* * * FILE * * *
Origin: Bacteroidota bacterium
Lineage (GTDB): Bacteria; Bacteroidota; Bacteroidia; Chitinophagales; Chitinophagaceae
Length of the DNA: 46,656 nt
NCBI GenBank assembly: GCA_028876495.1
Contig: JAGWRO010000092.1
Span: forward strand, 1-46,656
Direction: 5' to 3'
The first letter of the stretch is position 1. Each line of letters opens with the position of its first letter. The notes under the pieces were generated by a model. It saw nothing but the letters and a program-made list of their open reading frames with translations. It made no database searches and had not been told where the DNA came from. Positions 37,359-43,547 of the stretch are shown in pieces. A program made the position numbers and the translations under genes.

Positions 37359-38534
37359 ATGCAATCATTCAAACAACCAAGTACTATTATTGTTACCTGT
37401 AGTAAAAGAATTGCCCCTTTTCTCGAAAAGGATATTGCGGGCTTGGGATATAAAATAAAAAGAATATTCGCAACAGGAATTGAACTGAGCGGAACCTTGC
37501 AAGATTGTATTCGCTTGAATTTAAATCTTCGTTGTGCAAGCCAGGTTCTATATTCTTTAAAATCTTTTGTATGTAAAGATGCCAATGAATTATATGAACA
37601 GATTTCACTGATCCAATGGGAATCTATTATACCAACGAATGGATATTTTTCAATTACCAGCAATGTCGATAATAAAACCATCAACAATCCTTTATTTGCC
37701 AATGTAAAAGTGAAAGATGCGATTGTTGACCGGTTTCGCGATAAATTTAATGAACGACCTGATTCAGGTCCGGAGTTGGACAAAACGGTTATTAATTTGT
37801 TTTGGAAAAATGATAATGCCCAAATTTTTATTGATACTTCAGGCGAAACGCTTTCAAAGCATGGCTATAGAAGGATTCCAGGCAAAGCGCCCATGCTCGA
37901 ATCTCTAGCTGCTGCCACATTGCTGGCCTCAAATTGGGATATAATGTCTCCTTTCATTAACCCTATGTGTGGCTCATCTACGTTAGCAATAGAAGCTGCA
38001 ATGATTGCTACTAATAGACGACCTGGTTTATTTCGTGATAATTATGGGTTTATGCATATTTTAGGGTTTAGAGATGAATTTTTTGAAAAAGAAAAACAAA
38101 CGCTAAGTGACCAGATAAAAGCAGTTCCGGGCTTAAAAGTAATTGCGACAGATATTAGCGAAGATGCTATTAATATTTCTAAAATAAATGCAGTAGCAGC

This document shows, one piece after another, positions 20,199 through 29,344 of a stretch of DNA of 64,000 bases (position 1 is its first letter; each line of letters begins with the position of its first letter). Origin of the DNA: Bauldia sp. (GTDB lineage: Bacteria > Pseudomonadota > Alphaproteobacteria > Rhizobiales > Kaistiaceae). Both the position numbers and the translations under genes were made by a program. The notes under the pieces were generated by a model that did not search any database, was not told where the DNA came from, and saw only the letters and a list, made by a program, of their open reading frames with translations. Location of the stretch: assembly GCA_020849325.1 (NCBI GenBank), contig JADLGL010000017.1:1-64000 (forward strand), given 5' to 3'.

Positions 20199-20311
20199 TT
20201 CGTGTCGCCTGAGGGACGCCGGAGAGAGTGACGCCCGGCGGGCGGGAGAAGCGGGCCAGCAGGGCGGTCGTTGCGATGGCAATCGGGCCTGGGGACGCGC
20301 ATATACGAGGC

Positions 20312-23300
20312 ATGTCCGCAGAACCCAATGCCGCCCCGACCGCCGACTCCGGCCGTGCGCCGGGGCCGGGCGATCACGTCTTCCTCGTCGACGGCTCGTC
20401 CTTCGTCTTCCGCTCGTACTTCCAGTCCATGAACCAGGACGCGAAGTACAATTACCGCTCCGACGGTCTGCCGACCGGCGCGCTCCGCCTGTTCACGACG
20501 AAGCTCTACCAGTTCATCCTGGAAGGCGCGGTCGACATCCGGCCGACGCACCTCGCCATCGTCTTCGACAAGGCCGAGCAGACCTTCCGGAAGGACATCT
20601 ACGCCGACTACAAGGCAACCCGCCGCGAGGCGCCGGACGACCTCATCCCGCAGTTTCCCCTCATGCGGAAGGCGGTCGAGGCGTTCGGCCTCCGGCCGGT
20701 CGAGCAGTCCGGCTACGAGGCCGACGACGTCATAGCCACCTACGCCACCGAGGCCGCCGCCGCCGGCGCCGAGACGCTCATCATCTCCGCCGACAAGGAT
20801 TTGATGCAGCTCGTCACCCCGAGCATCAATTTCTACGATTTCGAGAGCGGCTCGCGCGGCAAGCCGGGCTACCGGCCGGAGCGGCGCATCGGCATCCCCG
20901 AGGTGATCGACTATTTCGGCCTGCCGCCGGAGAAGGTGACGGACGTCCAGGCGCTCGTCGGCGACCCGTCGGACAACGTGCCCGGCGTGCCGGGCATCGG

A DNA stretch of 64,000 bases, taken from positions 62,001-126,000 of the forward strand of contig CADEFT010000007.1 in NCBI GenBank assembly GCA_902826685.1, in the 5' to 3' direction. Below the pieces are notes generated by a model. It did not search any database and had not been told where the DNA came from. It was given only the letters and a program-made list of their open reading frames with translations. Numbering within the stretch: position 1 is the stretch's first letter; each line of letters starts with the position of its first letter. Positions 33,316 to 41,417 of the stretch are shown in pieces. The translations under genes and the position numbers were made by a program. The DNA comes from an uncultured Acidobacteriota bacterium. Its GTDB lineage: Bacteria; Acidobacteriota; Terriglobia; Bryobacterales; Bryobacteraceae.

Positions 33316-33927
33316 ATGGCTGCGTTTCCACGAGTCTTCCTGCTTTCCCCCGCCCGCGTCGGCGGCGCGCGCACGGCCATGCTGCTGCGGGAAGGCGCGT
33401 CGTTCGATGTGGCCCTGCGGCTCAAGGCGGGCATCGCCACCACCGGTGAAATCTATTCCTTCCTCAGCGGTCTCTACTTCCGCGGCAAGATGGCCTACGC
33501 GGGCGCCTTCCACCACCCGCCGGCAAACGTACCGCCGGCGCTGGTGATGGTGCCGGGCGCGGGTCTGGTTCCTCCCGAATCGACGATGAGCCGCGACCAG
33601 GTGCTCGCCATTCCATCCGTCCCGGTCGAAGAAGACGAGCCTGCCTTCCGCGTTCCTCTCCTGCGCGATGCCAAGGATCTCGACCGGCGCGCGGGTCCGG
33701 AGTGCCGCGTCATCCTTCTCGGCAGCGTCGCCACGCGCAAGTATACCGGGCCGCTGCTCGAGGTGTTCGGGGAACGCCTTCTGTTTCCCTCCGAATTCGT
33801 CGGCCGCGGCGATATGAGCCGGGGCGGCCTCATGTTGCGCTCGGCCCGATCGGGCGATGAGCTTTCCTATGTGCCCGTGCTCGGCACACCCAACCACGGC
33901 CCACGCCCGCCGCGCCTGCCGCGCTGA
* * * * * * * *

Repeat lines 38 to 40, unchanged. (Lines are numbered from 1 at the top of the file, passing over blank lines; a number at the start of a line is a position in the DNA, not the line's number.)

33701 AGTGCCGCGTCATCCTTCTCGGCAGCGTCGCCACGCGCAAGTATACCGGGCCGCTGCTCGAGGTGTTCGGGGAACGCCTTCTGTTTCCCTCCGAATTCGT
33801 CGGCCGCGGCGATATGAGCCGGGGCGGCCTCATGTTGCGCTCGGCCCGATCGGGCGATGAGCTTTCCTATGTGCCCGTGCTCGGCACACCCAACCACGGC
33901 CCACGCCCGCCGCGCCTGCCGCGCTGA